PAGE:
I understand horizontalidad in terms of the metaphor of territories, and a way of practicing politics through the construction of territory, it is grounded there, and direct democracy has to do with this. It is like it needs to occupy a space.5

The recuperated workplace movement, now numbering close to 300 workplaces, organized under the slogan of “Occupy, Resist, Produce” are almost all run horizontally and without bosses or hierarchy, and are necessarily located in specific geographic spaces. Within this space of the workplace, workers speak of the construction of new territories—and by this they are referring to not only the fact that they have occupied a space, but the ways in which they are running the workplaces together, and in solidarity with people from the community and other workplaces. The new territory is created in how they run the workplace, not just in the fact of taking it over.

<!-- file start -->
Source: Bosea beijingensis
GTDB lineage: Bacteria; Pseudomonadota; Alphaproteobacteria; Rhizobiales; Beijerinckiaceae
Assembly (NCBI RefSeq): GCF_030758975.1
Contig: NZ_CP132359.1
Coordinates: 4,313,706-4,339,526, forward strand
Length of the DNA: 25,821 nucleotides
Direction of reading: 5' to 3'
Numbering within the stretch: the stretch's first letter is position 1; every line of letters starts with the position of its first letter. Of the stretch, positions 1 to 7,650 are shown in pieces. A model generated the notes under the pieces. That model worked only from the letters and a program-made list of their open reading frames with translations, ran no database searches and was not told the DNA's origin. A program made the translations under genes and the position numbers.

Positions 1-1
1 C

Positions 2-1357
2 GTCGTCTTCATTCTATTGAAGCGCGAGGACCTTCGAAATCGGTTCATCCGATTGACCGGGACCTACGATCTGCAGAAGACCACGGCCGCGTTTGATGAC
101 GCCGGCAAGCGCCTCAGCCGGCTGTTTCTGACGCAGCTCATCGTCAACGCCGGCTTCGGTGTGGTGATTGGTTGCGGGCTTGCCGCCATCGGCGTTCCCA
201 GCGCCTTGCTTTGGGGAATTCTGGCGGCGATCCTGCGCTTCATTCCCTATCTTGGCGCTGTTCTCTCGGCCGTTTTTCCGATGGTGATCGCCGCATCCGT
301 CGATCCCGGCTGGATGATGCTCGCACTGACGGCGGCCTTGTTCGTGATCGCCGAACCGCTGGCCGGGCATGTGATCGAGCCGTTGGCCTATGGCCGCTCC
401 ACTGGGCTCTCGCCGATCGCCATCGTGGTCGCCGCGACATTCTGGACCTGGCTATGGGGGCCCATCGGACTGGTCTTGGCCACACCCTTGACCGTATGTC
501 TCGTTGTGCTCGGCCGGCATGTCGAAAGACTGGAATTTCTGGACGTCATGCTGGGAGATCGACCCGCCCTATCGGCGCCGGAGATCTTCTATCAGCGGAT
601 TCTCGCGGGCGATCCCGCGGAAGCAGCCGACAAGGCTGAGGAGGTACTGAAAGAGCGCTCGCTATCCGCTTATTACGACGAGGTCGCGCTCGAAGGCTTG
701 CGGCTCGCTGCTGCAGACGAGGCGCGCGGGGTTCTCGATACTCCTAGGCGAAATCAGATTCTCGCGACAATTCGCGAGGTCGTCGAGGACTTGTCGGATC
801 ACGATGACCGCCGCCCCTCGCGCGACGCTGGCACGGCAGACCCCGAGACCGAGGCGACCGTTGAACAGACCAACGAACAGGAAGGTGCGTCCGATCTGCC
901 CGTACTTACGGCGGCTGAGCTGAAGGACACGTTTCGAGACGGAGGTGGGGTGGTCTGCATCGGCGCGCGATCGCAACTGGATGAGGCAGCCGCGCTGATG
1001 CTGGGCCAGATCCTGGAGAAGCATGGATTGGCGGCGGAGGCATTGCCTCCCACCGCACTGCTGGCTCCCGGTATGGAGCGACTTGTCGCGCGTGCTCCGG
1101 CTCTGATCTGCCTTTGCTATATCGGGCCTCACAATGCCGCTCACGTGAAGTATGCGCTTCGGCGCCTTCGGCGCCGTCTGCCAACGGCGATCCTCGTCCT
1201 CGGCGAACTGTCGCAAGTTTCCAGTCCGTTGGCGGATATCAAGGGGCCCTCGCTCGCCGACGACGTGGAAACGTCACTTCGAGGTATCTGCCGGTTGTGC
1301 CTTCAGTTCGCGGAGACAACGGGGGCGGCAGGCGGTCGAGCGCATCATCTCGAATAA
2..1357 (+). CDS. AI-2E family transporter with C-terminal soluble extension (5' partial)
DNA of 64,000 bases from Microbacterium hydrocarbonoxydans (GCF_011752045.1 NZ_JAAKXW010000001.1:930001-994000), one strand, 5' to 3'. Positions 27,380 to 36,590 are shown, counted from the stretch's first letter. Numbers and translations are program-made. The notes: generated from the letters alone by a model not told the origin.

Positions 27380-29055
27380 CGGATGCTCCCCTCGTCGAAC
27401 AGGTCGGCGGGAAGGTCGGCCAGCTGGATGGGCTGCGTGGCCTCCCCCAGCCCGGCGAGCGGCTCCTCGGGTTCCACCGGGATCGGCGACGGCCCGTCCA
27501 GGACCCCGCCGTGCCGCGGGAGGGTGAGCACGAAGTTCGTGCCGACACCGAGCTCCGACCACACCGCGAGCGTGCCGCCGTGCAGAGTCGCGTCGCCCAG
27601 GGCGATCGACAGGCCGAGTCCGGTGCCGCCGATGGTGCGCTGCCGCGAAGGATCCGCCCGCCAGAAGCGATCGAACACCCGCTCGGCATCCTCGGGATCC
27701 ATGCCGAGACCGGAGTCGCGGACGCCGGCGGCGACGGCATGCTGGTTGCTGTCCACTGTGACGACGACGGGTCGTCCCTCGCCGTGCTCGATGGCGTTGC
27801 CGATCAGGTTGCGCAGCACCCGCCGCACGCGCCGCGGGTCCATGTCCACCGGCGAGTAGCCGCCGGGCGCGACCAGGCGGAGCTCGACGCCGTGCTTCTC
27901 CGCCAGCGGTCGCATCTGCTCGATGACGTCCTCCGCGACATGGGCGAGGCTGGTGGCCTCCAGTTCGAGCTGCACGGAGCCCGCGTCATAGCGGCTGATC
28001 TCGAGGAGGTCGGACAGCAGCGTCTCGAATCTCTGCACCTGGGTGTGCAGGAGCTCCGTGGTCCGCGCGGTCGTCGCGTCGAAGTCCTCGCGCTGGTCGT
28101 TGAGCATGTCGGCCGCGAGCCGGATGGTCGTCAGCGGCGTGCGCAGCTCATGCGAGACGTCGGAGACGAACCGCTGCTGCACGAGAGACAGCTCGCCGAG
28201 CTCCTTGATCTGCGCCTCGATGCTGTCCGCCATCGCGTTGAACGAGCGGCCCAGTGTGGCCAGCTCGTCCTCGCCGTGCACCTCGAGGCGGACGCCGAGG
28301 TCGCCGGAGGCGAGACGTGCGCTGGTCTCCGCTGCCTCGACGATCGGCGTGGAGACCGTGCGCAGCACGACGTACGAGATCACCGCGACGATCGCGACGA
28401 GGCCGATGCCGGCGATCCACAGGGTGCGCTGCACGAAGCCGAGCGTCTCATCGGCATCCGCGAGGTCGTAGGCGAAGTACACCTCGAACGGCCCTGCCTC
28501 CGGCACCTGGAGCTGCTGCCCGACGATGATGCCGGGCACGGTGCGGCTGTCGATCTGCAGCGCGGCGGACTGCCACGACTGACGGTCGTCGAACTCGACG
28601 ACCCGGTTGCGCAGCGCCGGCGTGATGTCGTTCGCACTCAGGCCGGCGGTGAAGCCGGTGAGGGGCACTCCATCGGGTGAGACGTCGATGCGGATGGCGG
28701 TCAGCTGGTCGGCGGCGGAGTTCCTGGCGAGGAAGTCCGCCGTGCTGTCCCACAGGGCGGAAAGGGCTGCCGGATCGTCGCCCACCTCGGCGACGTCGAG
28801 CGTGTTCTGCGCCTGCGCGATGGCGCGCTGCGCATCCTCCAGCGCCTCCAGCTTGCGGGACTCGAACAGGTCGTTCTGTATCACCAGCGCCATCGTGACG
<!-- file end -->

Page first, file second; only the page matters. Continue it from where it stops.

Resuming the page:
The unemployed workers movements first began as protests demanding an unemployment subsidy from the state, but shortly thereafter, in the midst of the protests, they began to create something different together. Their protest took the form of a blockade: not having a place of work, they took to bridges or major intersections, with the intention of shutting down that major artery. At the same time, while blockading, they were creating horizontal assemblies to decide what to do, and developing an entire infrastructure of food, health care, media, and child care, together opening up a new space on the other side, yet as a part of the blockade. Many began to refer to this space as new, free “teritorio” (territory). Raul Zibechi’s book, “Territorios en resistencia: Cartografía de las periferias urbanas latinoamericanos,” published in 2009, deals precisely with this issue. He speaks to the importance of territory as places that are rapidly becoming sites not only of struggle, but of organization. As Zibechi describes elsewhere: